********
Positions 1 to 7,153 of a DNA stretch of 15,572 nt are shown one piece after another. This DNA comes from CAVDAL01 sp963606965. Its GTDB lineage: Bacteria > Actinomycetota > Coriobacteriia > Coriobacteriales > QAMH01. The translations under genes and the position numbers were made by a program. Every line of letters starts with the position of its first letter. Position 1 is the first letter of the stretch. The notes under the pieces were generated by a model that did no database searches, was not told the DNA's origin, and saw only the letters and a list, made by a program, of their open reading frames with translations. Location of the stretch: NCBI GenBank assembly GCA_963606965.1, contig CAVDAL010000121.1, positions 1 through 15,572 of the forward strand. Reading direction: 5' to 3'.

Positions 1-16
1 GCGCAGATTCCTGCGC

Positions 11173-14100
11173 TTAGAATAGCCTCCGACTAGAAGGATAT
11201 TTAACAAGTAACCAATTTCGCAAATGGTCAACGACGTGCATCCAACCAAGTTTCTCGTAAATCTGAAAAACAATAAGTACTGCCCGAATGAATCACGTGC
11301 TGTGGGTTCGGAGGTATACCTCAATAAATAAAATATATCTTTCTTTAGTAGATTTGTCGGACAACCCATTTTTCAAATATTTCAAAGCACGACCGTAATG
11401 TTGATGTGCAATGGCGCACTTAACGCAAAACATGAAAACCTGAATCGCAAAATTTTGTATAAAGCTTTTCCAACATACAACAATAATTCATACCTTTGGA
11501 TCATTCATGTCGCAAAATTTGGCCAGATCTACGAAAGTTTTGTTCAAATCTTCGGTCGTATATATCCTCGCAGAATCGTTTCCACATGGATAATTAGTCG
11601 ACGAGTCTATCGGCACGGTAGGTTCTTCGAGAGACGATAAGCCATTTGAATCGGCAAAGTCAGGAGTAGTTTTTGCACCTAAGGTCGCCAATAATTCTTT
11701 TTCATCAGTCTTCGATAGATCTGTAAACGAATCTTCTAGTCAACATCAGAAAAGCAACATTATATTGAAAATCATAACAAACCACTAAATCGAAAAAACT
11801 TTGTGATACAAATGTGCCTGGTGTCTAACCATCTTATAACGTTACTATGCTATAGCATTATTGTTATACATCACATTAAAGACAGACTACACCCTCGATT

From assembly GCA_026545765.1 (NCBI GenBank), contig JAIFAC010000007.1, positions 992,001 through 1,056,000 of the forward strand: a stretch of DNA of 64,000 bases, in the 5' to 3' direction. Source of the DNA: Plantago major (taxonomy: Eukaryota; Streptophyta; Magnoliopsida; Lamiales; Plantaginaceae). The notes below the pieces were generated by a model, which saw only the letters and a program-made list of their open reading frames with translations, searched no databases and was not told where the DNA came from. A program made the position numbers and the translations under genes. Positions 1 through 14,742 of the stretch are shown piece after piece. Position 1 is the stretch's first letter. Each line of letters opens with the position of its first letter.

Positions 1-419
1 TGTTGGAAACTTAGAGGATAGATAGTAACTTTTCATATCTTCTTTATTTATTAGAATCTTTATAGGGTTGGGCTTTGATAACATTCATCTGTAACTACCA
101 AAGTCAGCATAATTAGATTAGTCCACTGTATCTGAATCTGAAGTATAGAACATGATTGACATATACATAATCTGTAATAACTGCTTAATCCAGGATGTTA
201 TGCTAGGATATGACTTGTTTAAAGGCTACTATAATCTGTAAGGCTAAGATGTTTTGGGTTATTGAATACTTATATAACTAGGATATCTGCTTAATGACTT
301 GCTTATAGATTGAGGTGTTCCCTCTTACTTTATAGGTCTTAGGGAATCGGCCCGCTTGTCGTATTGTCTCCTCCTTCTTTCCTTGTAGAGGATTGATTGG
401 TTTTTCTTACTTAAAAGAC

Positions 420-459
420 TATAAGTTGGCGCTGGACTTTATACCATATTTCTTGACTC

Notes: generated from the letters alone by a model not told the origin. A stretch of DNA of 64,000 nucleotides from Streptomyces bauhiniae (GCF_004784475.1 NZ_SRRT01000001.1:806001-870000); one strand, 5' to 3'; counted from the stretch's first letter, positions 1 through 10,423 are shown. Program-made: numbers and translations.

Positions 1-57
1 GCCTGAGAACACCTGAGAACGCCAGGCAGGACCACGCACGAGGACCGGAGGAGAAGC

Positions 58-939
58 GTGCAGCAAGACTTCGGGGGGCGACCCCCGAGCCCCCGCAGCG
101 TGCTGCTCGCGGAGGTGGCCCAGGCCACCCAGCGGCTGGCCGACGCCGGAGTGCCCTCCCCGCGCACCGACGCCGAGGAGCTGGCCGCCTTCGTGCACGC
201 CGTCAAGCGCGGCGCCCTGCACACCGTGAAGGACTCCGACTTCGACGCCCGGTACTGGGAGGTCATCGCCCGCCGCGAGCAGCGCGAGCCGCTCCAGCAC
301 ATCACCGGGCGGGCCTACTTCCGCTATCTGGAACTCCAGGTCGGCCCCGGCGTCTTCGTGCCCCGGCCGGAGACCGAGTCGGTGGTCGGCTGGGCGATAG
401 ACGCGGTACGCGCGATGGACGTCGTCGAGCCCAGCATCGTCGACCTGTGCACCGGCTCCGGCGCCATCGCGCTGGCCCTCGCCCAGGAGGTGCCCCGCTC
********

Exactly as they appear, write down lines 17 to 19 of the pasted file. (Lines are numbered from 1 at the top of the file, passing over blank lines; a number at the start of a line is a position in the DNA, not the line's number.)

201 TGCTAGGATATGACTTGTTTAAAGGCTACTATAATCTGTAAGGCTAAGATGTTTTGGGTTATTGAATACTTATATAACTAGGATATCTGCTTAATGACTT
301 GCTTATAGATTGAGGTGTTCCCTCTTACTTTATAGGTCTTAGGGAATCGGCCCGCTTGTCGTATTGTCTCCTCCTTCTTTCCTTGTAGAGGATTGATTGG
401 TTTTTCTTACTTAAAAGAC